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August1991

Madame Bovary vs Anna Karenina

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Flaubert first published his novel in 1856 - but in fact, it became a life work since he revised it, endlessly.

Tolstoi published his novel around 1875 - as a serial, we would refer nowadays to a Netflix Series.

I'll set aside the origin of the story, method of presentation, time-period, even the writer.

====

Both women are typical - we all know them.

Why has there been no similar description of such typical men?  

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7 hours ago, August1991 said:

 Why has there been no similar description of such typical men?  

You don't think Holden Caulfield, Gatsby, or Will Loman are archetypes ?  You haven't known them ?  


Comparative literature discussion has actually progressed to a point where they are asking, rightly, why do we continue to tell stories of the same type of men over and over ? 

 

We had Gilgamesh a thousand times, for example, retold as Moses, Homer, Robin Hood, and Bruce Willis' John McLean.   I don't apologize for these characters existing, as people if mostly men love them - but they exist arguably not typical but maybe as aspirations of our fantastic selves.

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On 2/19/2020 at 7:23 AM, Michael Hardner said:

You don't think Holden Caulfield, Gatsby, or Will Loman are archetypes ?  You haven't known them ?

Michael, in American literature, good point.

But Ulysses is also a male archetype.

I stand, uh, seriously corrected.

Edited by August1991

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On 2/28/2020 at 12:57 AM, SpankyMcFarland said:

Bovary and Karenina were struggling for freedom within the crushing constraints of their time. Like Greek tragic heroines and heroes, they were trapped by fate. 

Huh?

You are a 21st century person (young, I suspect) looking at 19th century life - indeed, life itself.

======

Among the various composers, there is a reason to ask why people still listen to Mozart.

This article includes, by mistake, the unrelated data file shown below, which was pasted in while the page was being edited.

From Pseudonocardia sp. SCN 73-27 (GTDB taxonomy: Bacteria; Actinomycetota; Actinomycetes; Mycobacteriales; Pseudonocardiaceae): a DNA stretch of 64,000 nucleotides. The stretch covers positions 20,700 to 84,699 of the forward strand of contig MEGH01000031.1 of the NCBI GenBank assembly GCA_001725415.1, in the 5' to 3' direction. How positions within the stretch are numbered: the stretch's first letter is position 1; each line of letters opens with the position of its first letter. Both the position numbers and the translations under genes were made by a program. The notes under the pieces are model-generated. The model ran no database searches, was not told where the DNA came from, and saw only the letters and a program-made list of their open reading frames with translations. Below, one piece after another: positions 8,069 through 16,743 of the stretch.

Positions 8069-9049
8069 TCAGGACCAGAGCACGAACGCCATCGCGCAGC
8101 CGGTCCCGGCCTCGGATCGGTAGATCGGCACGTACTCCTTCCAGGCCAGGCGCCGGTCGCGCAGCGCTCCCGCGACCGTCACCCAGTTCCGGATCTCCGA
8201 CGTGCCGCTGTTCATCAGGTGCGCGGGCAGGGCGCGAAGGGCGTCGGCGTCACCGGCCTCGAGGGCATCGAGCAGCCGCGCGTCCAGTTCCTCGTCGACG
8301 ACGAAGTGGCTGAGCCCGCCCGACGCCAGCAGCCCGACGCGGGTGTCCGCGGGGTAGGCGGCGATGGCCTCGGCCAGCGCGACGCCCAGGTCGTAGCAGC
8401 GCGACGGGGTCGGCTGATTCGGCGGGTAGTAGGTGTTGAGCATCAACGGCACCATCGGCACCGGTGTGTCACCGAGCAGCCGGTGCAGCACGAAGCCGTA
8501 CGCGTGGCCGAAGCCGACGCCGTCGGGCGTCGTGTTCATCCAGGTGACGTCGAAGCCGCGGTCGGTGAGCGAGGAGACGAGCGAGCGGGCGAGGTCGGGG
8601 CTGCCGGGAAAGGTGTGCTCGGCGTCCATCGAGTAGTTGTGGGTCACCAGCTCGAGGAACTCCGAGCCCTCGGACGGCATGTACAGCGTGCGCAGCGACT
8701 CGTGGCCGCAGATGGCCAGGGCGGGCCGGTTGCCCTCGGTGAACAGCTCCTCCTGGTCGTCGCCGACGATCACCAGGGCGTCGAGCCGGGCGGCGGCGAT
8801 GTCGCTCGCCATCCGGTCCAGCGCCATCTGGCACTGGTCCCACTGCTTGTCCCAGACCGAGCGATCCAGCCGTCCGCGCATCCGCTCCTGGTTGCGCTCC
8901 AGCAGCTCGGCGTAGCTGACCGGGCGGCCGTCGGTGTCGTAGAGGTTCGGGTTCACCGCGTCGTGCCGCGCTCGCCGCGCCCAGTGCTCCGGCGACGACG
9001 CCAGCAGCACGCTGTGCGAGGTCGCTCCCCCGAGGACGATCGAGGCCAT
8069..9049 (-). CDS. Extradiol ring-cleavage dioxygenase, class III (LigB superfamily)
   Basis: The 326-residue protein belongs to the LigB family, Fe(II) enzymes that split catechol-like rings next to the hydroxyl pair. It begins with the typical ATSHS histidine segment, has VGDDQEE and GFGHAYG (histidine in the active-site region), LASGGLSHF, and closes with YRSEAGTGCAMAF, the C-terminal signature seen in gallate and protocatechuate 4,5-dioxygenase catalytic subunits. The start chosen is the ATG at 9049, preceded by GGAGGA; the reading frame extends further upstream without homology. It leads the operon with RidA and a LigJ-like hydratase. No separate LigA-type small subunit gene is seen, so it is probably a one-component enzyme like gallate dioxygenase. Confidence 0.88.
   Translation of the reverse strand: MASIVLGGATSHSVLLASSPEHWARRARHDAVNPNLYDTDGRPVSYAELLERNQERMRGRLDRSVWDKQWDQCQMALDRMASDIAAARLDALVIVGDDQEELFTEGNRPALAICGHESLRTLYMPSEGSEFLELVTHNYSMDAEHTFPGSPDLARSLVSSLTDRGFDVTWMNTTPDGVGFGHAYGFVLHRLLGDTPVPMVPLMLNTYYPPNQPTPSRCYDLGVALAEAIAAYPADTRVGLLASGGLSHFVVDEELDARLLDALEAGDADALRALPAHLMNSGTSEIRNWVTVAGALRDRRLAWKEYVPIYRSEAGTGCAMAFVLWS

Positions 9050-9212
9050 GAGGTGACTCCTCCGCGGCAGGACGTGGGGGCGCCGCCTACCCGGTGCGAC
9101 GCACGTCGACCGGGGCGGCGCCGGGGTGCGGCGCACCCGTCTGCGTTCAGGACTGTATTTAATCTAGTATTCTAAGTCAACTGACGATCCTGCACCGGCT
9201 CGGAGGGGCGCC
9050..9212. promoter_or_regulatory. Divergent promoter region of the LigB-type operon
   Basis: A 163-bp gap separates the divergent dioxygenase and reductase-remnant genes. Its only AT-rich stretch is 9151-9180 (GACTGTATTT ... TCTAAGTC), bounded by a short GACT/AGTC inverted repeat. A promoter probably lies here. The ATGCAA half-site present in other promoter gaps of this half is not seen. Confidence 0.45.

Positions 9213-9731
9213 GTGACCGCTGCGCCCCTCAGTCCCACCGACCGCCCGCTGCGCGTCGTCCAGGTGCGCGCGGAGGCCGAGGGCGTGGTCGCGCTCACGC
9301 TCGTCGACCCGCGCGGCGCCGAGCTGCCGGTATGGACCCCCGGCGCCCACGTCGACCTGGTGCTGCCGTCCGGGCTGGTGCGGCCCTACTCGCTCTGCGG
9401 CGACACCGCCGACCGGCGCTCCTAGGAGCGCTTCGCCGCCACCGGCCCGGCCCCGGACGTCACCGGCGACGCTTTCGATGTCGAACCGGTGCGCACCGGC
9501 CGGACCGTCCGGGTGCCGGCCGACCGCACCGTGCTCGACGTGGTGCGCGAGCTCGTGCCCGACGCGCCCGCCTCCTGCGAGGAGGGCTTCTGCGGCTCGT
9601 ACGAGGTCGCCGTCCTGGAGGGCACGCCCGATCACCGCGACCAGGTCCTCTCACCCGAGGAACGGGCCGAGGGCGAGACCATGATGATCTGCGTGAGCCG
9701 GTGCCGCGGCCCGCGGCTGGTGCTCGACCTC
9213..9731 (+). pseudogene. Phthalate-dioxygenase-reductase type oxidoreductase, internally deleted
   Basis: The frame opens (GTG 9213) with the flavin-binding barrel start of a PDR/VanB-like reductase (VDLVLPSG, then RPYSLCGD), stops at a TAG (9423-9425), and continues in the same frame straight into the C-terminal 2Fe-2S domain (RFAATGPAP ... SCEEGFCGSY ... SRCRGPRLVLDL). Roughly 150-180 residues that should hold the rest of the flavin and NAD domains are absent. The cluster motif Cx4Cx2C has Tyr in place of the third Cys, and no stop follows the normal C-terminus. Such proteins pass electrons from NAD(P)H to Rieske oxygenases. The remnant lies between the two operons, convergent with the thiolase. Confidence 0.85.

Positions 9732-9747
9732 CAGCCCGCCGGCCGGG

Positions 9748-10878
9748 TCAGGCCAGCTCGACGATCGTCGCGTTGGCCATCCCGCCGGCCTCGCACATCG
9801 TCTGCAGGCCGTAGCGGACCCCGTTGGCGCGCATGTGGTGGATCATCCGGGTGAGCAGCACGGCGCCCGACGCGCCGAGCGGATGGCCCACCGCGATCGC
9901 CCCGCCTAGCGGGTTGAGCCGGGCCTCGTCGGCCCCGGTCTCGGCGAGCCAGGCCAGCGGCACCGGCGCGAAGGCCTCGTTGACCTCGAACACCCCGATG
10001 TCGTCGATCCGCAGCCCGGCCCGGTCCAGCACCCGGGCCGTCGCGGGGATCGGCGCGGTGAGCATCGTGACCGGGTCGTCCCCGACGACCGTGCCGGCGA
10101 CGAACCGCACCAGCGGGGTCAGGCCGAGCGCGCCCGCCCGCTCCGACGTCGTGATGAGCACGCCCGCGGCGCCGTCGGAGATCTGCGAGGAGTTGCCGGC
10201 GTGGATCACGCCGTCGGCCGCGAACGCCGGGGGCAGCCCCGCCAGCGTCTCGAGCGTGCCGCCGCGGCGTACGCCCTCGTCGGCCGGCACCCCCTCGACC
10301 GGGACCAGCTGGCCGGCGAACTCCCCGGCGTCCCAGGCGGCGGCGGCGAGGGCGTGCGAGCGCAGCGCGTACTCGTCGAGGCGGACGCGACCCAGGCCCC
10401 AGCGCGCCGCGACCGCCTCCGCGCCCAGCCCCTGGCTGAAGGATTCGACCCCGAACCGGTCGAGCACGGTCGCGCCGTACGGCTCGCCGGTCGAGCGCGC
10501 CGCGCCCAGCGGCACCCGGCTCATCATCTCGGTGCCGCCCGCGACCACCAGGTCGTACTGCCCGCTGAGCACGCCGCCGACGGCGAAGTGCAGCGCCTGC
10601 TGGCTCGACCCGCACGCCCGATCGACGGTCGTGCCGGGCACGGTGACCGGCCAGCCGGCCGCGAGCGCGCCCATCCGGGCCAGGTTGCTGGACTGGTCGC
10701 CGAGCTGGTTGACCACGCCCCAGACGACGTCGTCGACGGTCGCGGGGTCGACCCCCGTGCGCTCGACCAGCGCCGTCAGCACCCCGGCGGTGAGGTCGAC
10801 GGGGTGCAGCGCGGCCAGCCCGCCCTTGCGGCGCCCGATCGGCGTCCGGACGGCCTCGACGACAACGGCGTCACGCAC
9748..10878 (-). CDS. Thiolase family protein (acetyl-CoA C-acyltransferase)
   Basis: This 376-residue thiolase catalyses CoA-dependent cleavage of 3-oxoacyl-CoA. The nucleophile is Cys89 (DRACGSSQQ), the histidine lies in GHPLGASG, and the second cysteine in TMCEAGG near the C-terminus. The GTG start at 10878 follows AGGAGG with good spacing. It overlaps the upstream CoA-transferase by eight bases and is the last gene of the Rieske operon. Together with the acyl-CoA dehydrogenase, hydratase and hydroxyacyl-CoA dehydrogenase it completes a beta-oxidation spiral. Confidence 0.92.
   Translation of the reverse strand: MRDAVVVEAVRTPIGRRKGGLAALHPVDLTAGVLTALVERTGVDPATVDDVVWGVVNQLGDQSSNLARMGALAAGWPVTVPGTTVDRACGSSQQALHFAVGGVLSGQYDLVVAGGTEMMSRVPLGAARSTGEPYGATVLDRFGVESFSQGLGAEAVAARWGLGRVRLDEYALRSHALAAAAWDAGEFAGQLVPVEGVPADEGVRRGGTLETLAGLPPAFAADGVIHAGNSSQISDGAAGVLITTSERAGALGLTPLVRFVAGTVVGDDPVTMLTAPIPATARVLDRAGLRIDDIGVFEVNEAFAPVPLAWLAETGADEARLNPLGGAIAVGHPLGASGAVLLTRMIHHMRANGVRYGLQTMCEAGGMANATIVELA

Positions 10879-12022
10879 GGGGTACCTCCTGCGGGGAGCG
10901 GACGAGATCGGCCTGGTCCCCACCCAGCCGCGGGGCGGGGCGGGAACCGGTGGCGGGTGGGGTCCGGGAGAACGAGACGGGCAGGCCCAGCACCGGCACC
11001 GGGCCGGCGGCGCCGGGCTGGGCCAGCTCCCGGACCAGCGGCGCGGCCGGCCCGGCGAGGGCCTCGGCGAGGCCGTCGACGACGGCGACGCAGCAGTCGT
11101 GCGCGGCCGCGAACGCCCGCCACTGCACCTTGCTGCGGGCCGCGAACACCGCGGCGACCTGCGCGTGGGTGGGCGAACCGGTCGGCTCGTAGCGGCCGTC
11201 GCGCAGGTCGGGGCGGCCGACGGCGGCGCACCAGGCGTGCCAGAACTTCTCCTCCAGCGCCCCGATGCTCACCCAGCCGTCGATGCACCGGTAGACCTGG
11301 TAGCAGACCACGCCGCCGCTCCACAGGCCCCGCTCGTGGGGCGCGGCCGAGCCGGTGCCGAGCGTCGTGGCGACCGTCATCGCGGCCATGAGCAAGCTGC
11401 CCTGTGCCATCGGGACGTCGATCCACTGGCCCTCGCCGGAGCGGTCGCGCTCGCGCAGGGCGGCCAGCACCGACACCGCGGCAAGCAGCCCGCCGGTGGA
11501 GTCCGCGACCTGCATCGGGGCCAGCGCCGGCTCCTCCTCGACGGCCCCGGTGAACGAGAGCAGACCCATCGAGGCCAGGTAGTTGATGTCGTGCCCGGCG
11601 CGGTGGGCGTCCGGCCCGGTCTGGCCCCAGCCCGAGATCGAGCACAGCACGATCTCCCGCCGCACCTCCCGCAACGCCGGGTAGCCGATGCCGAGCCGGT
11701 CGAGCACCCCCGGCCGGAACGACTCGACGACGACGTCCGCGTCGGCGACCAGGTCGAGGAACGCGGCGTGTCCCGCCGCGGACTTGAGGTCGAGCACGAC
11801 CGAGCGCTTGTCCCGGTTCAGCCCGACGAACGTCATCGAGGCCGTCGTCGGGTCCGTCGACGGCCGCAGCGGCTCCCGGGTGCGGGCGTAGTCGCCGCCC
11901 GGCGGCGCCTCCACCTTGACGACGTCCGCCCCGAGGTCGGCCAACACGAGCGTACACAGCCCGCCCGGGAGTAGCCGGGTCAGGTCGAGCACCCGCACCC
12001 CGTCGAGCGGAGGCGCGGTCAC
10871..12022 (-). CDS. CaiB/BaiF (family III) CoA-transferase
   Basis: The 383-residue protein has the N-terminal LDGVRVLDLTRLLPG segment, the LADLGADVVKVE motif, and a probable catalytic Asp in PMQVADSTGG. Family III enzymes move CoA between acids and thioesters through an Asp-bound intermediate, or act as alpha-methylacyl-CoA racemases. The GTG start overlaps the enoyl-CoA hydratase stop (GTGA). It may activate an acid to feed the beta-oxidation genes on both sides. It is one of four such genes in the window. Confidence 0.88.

And among various writers, there is a reason to ask why people - through translation, through time - even centuries - still read the story.

The story of Anna Karenina is universal. It is a story of a woman who cares more about her children than love (Vronsky), their father (her husband) or even her own life itself.

 

 

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11 hours ago, August1991 said:

Huh?

You are a 21st century person (young, I suspect) looking at 19th century life - indeed, life itself.

======

Among the various composers, there is a reason to ask why people still listen to Mozart.

And among various writers, there is a reason to ask why people - through translation, through time - even centuries - still read the story.

The story of Anna Karenina is universal. It is a story of a woman who cares more about her children than love (Vronsky), their father (her husband) or even her own life itself.

 

 

Not young.
 

The book is about a multitude of things and, like any great novel, allows for diverse interpretations. I happen to see a struggle for freedom and the price paid for it but that’s beside the point - an unremarkable plot is made immortal by the manner of its telling.  Others have commented on the way the novelist describes (or as Nabokov puts it, tolstoys) the passage of time. 

Edited by SpankyMcFarland

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On 3/4/2020 at 8:59 AM, SpankyMcFarland said:

Not young.
 

The book is about a multitude of things and, like any great novel, allows for diverse interpretations. I happen to see a struggle for freedom and the price paid for it but that’s beside the point - an unremarkable plot is made immortal by the manner of its telling.  Others have commented on the way the novelist describes (or as Nabokov puts it, tolstoys) the passage of time. 

I agree that the story/book is about a multitude of things.

But it's ultimately about a mother and her children. IOW, it's about life itself.

Edited by August1991

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On 2/19/2020 at 7:23 AM, Michael Hardner said:

You don't think Holden Caulfield, Gatsby, or Will Loman are archetypes ?  You haven't known them ?

True. Your post has bothered me.

Why do 1800s male Europeans write about women,  but 1900s male Americans write about men?

Heck, the only Chinese novel is about women.

Edited by August1991
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